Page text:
Now, to the untrained eye this device may look like a simple iphone in a waterproof box, and that's actually what it is!
Remember that GPSs do not work underwater, so this solution can be used for guiding to a point of interest during surface swimming, such as for starting the dive on top of a wreck. Where surfacing is not feasible, you can carry it with you underwater attached to a reel and then send it to the surface for a minute or so. In this way the phone gets the signal and when you pull it underwater the screen still shows the last received location.
Please note: the phone in a box can play 2 roles: the one described here and recording positions as the GPS logger explained in the other page, it just needs an additional app running to record the positions.
So why would you need the other GPS logger if you can do it all with a phone in a box?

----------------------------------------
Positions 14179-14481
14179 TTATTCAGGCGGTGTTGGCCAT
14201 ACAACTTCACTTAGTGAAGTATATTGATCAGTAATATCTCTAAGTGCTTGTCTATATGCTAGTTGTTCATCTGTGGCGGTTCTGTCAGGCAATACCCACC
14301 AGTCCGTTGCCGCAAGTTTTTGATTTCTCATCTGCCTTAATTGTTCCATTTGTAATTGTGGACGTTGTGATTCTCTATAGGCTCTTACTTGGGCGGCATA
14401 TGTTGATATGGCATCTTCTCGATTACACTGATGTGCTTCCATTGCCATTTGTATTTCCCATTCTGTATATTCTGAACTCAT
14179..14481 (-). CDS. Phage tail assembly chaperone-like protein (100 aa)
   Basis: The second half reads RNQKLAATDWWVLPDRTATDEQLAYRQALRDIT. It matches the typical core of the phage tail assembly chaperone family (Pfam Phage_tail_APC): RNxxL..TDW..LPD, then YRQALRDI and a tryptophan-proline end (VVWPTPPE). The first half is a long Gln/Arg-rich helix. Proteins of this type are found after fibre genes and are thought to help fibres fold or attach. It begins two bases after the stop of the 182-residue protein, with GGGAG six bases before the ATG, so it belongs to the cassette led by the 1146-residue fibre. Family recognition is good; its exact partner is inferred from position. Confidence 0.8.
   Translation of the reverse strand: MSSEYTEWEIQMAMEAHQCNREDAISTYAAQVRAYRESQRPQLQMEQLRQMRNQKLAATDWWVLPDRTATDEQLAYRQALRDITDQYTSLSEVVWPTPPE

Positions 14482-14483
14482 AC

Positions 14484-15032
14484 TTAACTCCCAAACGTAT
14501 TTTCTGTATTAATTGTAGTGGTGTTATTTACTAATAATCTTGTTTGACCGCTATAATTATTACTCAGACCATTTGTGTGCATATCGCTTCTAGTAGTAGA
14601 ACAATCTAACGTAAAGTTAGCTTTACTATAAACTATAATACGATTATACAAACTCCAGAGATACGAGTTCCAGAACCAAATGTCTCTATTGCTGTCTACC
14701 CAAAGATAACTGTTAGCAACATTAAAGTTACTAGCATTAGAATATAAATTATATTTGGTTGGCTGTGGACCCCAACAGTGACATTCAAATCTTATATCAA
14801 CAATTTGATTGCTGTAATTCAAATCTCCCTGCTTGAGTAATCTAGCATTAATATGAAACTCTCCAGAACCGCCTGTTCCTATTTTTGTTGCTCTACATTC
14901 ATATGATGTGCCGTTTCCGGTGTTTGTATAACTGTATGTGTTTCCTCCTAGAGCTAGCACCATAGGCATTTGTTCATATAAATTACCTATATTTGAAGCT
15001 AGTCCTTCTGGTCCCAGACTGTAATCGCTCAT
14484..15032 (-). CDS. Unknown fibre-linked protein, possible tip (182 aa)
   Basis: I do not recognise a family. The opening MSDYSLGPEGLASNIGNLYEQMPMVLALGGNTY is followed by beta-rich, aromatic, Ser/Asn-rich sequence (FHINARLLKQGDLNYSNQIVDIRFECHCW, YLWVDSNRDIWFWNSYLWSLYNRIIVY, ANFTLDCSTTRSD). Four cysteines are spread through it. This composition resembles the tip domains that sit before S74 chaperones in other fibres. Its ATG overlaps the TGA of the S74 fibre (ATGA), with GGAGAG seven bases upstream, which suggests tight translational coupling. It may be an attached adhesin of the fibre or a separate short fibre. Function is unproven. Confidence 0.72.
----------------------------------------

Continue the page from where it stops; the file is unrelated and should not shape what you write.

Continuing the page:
The phone in the box has a limited buoyancy and whenever you need to move to trace a contour, such as a sandline, you need something more buoyant that can sustain the pull of the cable.
You can read here how I used it for finding a small wreck, 400 meters from the coast, in 2 meters of underwater visibility.
You can buy the waterproof Dolfinbox from Whitworths, waterproof to 24 m, $25, and add some styrofoam to hold the phone in place. I have used an old iPhone I had in the drawer, you know... just in case the waterproof box isn't so. As the transparent lid of the box is actually matt, I have made it more transparent by using fine sandpaper (1200) and Brillo polisher, which is the same technique you would use to remove scratches from an acrylic dome.
In terms of apps, my preference goes to Pure GPS. It's free and comes with a simplified graphic interface to guide the swimming to the predefined waypoint.